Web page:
Blood feuds and vengeance have given way to a system of compensation, including the payment of a "wergild" (literally, "man-money"), to the family of a murder victim. Between 601 and 604, Aethelbert of Kent issues the earliest recorded Anglo-Saxon laws. They are called "dooms," and they typically specify a heavy basic fine as punishment. The amount is then increased depending upon the status of the victim. Stealing from the church, for example, merits a different fine than stealing from the king. In the late 7th century, King Ine of the West Saxons issues dooms that show an increasing focus on controlling violent behavior. Fighting in the house of the king becomes punishable by forfeiture of all property and the possibility of execution.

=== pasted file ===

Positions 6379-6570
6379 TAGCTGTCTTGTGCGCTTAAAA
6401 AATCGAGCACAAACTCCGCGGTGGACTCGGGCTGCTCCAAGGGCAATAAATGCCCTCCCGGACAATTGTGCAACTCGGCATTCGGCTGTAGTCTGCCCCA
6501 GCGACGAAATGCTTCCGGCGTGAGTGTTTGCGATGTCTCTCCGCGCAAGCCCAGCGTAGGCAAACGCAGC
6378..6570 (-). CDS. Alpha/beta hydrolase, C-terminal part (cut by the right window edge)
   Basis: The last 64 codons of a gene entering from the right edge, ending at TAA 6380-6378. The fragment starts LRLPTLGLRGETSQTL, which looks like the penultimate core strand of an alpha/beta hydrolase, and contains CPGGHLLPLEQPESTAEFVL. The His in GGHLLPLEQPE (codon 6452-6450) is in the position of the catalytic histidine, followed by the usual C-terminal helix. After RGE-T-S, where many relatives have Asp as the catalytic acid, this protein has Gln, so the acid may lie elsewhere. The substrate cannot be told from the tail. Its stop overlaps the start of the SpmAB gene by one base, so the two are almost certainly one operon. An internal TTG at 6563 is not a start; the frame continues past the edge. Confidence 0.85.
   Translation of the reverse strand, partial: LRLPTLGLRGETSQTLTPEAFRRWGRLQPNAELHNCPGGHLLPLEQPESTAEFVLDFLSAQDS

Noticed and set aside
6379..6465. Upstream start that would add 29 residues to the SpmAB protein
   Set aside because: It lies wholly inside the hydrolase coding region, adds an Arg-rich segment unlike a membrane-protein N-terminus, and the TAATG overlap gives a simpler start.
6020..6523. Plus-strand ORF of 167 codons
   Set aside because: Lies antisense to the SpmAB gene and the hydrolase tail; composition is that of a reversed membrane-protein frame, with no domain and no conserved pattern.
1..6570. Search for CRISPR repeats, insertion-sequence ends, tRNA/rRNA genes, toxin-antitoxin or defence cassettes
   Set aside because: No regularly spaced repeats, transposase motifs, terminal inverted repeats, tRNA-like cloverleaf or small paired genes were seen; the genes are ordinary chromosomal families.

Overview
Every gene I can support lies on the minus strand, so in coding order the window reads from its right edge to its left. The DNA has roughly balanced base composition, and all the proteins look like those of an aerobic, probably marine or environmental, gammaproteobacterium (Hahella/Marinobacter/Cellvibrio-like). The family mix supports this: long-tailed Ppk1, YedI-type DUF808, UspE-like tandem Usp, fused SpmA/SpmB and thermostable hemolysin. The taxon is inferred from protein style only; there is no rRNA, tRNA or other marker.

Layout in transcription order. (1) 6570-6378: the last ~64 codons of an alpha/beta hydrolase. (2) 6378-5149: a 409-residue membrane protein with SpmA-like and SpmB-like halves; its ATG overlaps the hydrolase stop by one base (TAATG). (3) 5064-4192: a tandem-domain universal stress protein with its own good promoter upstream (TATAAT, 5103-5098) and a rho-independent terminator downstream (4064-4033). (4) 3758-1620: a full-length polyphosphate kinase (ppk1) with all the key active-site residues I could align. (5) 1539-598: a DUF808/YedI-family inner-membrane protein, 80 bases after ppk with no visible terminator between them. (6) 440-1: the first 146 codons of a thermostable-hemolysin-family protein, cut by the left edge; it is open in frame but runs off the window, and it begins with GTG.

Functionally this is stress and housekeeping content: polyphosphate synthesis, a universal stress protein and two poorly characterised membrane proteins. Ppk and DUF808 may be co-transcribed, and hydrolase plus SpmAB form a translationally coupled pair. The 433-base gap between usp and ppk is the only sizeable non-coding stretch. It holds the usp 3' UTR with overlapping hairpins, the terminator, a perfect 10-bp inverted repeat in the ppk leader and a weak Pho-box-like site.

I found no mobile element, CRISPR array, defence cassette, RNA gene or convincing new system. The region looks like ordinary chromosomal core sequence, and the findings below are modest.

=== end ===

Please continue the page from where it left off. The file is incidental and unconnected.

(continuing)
Dooms of Aethelbert
Betsey Finn, 2000